What Legal Issues Should I Worry About When It Comes to Mold at My Rental Property?

How to avoid tenant rent withholding and other mold-related legal problems.

More than just unsightly and malodorous, mold is a top environmental hazard that threatens a range of legal problems for rental property owners. As a landlord, you should be aware of these issues so you can prioritize mold prevention and remediation. Here's what you need to consider when it comes to mold.

You May Be Liable for Costly Damage Caused by Mold

Mold often grows out of sight, such as behind walls or under floors, and so by the time you discover a mold problem, you may not only have a substantial cleaning bill to handle, but you may need to fix costly structural damage that could threaten the physical stability of your property. Plus, if mold stains or damages tenants' personal property that they store in their apartments, you could be held liable for tenant losses, especially if your actions caused the mold problem or you didn't respond promptly to address a mold problem once it was reported or discovered.

You May be Liable for Compensating Tenants for Health Costs

Although the nature and extent of mold's effects on human health isn't certain, many tenants who claim that mold in their building made them sick have recovered large sums through litigation.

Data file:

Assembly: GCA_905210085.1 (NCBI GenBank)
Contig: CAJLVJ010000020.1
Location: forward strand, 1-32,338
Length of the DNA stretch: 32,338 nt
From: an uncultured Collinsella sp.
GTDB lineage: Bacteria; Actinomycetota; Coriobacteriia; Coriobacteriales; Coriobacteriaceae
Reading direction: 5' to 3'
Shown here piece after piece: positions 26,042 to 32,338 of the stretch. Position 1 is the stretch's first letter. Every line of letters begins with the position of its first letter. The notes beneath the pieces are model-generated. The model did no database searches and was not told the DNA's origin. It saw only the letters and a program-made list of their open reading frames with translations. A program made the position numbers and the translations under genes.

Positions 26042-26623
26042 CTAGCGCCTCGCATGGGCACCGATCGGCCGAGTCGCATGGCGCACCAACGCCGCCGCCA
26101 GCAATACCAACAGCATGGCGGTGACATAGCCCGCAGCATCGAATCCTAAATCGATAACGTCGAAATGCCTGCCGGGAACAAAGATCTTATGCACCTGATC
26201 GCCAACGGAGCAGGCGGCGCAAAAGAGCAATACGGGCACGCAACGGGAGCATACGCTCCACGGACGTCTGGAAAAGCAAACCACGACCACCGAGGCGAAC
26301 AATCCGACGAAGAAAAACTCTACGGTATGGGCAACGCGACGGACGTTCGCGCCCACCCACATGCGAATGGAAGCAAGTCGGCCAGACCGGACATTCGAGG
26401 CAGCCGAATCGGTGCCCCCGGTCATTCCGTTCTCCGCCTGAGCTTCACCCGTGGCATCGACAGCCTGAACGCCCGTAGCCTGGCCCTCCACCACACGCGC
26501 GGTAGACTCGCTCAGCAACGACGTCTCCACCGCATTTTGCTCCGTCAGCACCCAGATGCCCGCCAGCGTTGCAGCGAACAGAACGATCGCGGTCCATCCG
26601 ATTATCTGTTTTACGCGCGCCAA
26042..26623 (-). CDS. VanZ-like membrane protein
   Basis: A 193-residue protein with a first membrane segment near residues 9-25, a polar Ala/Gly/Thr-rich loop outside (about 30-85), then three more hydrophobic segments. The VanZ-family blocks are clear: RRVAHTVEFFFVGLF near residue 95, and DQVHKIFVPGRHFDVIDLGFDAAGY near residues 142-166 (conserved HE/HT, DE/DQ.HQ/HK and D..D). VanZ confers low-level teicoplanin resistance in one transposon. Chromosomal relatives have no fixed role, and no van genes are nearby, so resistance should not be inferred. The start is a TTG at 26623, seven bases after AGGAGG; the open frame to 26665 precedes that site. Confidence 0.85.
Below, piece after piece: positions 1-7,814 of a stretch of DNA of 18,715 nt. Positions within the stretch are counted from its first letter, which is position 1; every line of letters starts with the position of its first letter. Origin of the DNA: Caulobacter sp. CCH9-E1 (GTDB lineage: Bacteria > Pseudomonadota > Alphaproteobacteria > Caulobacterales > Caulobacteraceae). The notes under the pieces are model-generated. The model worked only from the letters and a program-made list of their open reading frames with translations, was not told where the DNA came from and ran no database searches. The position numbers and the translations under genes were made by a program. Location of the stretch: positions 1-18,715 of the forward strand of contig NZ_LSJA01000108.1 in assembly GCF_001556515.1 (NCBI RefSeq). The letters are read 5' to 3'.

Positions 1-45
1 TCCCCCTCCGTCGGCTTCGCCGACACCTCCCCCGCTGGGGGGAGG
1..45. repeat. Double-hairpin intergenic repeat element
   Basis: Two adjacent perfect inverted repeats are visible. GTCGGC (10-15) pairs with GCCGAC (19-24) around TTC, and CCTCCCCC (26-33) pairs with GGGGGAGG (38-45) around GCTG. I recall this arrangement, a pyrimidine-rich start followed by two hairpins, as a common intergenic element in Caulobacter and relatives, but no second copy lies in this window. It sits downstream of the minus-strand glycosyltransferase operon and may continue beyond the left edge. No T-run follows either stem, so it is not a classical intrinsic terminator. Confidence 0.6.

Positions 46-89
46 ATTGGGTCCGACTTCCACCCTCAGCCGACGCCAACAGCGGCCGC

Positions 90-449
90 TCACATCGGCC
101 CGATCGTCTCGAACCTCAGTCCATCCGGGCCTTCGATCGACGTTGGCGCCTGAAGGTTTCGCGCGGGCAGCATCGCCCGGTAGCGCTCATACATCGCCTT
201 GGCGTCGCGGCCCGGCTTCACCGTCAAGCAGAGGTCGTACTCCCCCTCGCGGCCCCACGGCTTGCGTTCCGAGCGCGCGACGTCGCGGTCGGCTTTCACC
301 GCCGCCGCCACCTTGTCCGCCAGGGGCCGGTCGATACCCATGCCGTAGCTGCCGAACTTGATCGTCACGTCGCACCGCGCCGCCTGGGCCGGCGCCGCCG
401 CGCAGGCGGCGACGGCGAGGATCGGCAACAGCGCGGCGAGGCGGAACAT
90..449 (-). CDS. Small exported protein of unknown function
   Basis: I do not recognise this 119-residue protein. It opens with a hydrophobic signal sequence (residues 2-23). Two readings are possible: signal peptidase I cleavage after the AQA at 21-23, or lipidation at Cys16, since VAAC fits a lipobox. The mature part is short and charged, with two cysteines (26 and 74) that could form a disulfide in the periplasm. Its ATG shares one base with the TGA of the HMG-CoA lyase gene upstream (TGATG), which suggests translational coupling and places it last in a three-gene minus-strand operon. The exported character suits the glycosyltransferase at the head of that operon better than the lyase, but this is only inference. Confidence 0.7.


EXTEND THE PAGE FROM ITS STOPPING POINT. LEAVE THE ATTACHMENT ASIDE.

You May Get into Trouble With State or Local Authorities

Some states and municipalities are adding consumer mold-protection laws to their books. If you violate state or local ordinances, you may be slapped with violations or give tenants automatic grounds to bring a lawsuit. For example, tenants in San Francisco can sue their landlords for violating city nuisance laws if the landlords fail to remove mold located anywhere inside their buildings.

You May Lose Rental Income from Frustrated Tenants

If tenants believe you're not adequately responding to a mold problem in their apartments, they may choose to withhold rent, claiming that the mold is making their homes unlivable. Or, they may try to fix the problem and deduct the repair costs from their rent. Although tenants aren't always justified in pursuing such strategies, the result is a loss of the rental income stream that your business depends on.

You May Have a Hard Time Attracting New Tenants to Your Building

If you discover a mold outbreak at your building and don't take steps to fix the problem and update tenants on your progress, it could lead to negative press and potential prospects choosing to look elsewhere for housing. Even if unfair or exaggerated, any reputational harm you suffer from a mold problem also threatens your business's bottom line.

Because there is so much at stake, it's important to try to prevent a mold problem from growing in your building in the first place, as well as take prompt, effective action to remove high concentrations of mold that you discover. For more advice on this, see the Nolo book Mold and Your Rental Property: A Landlord’s Prevention and Liability Guide, by Ron Leshnower.

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